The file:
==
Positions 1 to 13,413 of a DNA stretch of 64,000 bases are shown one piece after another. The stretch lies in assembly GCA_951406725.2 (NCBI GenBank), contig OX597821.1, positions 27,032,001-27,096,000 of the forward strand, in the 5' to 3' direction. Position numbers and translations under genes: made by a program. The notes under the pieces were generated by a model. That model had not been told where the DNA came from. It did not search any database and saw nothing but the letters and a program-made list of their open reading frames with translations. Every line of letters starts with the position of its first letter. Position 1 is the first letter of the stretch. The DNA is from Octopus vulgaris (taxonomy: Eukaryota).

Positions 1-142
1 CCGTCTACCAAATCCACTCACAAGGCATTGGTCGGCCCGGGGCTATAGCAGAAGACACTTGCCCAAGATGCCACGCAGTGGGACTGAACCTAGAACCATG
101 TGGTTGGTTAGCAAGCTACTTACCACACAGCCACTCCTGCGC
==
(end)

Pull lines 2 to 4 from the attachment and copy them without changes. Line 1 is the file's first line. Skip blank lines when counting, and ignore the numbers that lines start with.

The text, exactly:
Positions 1-142
1 CCGTCTACCAAATCCACTCACAAGGCATTGGTCGGCCCGGGGCTATAGCAGAAGACACTTGCCCAAGATGCCACGCAGTGGGACTGAACCTAGAACCATG
101 TGGTTGGTTAGCAAGCTACTTACCACACAGCCACTCCTGCGC